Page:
Comparisons can be meaningful and encourage the reader to engage with complex ideas on an imagistic level. Still, overuse can be, as the saying goes, too much of a good thing. A tumble of comparisons may prevent the reader from feeling grounded in the setting or action of the story. They may send the reader in directions that lead away from the story’s intention. They may even bring in imagery that confuses instead of enhances the description. For example:
It was ten o’clock and Felicia was sitting at the bar sweating like a pig. She had no idea why Vivian looked like she just saw a ghost. Felicia bit the inside of her cheek and waited, like it was prom night and her date was a half an hour late. She’d had too many drinks. Her thoughts shifted like a tilt-a-whirl.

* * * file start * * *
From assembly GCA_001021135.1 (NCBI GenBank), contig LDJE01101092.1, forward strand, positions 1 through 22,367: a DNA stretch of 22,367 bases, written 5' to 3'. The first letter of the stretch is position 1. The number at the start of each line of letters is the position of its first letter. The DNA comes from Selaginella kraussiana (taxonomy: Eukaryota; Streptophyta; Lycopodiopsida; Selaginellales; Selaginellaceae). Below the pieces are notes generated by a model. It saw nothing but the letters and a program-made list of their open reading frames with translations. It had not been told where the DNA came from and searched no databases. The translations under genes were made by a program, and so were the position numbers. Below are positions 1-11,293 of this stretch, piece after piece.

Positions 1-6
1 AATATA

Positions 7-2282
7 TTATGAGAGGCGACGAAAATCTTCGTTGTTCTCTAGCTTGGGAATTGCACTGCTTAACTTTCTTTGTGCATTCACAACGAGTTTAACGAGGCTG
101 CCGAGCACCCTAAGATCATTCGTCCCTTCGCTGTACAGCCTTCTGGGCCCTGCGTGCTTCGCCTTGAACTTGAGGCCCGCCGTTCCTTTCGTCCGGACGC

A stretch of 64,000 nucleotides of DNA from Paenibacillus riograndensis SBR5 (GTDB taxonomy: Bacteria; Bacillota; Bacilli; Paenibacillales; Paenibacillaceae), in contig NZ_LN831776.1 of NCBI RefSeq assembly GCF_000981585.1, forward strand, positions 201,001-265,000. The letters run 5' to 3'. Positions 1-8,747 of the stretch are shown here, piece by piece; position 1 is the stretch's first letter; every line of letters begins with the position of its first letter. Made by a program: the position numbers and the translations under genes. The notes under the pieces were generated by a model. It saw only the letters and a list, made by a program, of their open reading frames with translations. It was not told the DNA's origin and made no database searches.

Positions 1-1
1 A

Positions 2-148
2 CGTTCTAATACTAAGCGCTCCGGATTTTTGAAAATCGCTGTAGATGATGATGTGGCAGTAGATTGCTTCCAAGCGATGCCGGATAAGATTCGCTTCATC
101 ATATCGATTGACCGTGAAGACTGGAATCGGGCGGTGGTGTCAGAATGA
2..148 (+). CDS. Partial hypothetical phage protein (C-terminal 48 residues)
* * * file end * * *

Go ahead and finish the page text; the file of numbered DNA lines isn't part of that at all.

The images take the reader all over the place—a farm, the supernatural world, high school prom and a carnival. What’s the reader supposed to make of that?
Comparisons invite the reader to consider an idea with more depth. Strong attention to too many ideas can leave the reader fatigued and unclear as to what’s really important in the passage.
I can’t give you a set ratio of comparisons to quantity of pages. So much depends on the specific details of your story and the execution of the comparisons. So, consider what each comparison accomplishes. Does it illuminate a complex or foggy idea? Does it give emotional weight or significance to something that warrants it? If not, lose it to make room in the story—and your reader’s imagination—for the ones that do.